Remembering Vinton–Vintage Valentines

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VINTON–Valentine cards had their beginnings in the Middle Ages. The oldest known valentine dates back to 1477 and is a love letter from Margery Brews to her “well-beloved Valentine” and fiancé John Paston. It is preserved in the British Library.

According to the library, in the message she reveals to him that she asked her mother to pressure her father to increase her dowry. However, she asked that if Paston loves her, he should be prepared to marry her whether her father agrees or not. It is thought that the couple did eventually marry and had two children.

The tradition of Valentines became popular in Europe where handmade cards were exchanged instead of gifts. In the early 1800’s Valentines began to be assembled in factories where workers painted black and white pictures on the cards.

The cards from the early 1900’s made in Europe were extravagant and included 3D, pop-up, and fold-out cards created in Germany.

Esther Howland is given credit for the first Valentines in America. She began making them by hand in her home and then enlisted her brothers in creating an assembly line production.

The first commercial valentines were manufactured by the Norcross Card Company in the early 1900’s. Today Valentine cards are more popular than any other cards except those given at Christmas.

Judy Harris Cunningham of Vinton has a treasured Valentine made in Germany which her father, William Henry Harris, presented to her mother, Katie Alice Stanley, in 1924. They were married in December of 1925.

William Harris sent this Valentine to Alice Stanley in 1924.
William Harris sent this Valentine to Alice Stanley in 1924.

The vintage Valentine presented by William Harris to his Alice is very extravagant and exquisite in detail. Cunningham believes it was purchased in Roanoke, but isn’t sure where. She also has a long-ago Christmas card which her mother gave to her “sweetheart.”

Alice Stanley sent this Christmas card to her "sweetheart."
Alice Stanley sent this Christmas card to her “sweetheart.”

Harris was born in Appomattox on August 19, 1902, on the Civil War battlegrounds—the youngest of eight children. He came to Roanoke with his brother Joel around 1920 from Appomattox when contractors were building many houses in Roanoke.  William went on to open a meat market in southeast Roanoke.

Alice Stanley was born on May 17, 1903 in Bedford. She came to Roanoke with two of her sisters to work at the Viscose plant in southeast Roanoke.

According to Cunningham, her mother had always wanted to be a nurse, but being the oldest of 14 children she couldn’t afford to go to school.  However, she did a lot of nursing taking care of family members.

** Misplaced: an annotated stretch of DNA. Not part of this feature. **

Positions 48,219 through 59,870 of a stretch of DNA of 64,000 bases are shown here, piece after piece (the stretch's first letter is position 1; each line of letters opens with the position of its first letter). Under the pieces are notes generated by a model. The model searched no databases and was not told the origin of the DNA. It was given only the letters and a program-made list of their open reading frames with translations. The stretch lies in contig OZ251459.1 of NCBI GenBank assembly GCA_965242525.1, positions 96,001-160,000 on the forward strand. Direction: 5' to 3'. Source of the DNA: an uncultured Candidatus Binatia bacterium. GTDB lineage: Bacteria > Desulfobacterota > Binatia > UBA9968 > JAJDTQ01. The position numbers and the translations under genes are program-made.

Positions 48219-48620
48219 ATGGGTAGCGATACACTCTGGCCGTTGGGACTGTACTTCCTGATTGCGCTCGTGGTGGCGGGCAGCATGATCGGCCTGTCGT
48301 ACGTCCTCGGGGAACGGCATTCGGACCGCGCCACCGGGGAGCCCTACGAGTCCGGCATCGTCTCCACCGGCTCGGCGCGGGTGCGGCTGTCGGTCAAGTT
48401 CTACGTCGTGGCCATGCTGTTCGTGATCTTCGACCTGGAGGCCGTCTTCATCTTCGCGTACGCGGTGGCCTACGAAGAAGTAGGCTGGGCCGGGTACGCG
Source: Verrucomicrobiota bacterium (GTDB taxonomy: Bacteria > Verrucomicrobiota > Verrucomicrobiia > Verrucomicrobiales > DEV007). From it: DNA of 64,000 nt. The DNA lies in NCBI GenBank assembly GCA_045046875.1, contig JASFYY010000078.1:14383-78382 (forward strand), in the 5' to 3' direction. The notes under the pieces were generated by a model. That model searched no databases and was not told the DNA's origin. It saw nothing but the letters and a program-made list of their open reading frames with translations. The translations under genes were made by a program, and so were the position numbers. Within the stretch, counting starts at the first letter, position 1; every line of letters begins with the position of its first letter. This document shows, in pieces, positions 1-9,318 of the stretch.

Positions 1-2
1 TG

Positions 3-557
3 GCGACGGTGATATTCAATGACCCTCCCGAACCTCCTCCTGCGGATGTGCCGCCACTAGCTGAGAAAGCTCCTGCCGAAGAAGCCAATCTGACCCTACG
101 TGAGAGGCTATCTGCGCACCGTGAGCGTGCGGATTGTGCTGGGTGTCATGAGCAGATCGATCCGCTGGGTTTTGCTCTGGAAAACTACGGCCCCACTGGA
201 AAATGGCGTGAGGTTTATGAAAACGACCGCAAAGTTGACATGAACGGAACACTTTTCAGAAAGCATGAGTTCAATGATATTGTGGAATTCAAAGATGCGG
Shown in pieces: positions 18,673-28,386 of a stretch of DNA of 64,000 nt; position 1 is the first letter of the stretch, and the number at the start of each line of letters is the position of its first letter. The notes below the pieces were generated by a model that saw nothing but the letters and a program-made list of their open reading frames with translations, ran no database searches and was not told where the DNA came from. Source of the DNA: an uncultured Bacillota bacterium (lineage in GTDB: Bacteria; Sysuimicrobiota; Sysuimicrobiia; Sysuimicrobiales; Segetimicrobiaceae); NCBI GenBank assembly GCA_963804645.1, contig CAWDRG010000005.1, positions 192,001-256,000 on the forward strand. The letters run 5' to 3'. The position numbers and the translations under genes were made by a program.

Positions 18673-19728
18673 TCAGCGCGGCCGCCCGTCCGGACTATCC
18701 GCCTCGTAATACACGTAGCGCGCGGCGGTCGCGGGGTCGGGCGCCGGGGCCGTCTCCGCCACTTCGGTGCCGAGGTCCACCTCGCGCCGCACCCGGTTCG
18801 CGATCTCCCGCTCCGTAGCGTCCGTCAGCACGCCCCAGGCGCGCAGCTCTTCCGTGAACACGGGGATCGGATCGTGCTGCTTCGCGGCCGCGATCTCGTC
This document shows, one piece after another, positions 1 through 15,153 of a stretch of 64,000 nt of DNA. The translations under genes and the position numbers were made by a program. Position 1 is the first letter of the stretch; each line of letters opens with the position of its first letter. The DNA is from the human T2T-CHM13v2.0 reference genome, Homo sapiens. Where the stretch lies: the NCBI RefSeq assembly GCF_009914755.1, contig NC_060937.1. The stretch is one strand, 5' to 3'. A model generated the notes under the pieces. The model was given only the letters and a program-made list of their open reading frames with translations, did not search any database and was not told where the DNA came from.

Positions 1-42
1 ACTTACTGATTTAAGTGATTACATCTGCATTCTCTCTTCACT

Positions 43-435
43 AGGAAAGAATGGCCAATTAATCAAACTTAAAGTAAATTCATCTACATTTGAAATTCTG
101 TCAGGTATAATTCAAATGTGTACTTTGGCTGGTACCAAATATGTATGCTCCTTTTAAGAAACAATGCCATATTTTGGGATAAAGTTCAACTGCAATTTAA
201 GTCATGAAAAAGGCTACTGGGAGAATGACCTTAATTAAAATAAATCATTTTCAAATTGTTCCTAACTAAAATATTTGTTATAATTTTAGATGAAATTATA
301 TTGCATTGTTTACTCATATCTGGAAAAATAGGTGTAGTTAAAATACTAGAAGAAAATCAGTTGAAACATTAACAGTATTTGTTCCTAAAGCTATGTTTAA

“When she was in the nursing home, she was always trying to do for other patients so we would say she was fulfilling her nursing desires,” said Cunningham. “She would have made a wonderful RN – patient, compassionate, and a hard worker.”

Alice and her future husband met at Belmont Baptist Church and dated for quite a while before they married at Virginia Heights Baptist Church in Roanoke on December 9, 1925. They had two children—Judy and her sister Willardeen Harris Hendricks. Her parents eventually settled in Vinton, where Harris opened the Harris and Huddleston Supermarket on Pollard Street in 1940.

William and Alice Harris are shown on their wedding day in 1925.
William and Alice Harris are shown on their wedding day in 1925.

William Harris was active in church, serving on many committees and became a Lifetime deacon at Vinton Baptist Church. He was a charter member of the Vinton Lions Club. He also organized and served as the first president of Vinton Chamber of Commerce.

Alice was active in Vinton Garden Club. Flowers of all kinds – indoor and outdoor–were a big part of her life. There was hardly a Sunday year-round that she didn’t take some kind of live flower to church for the children to see and then to give away.

She often furnished the flowers for the sanctuary on Sunday morning and always furnished flowers for the William Byrd High school graduation when it was held at the school.

She was quite a homemaker preparing home cooked meals, sewing, cleaning, and so on.  Cunningham said that her mother had to do most everything around the house as her father was always working.

William passed away on April 18, 1977. Alice died on November 23, 1991.

William and Alice Stanley were on their way to a banquet in 1961 when this photograph was taken.
William and Alice Stanley were on their way to a banquet in 1961 when this photograph was taken.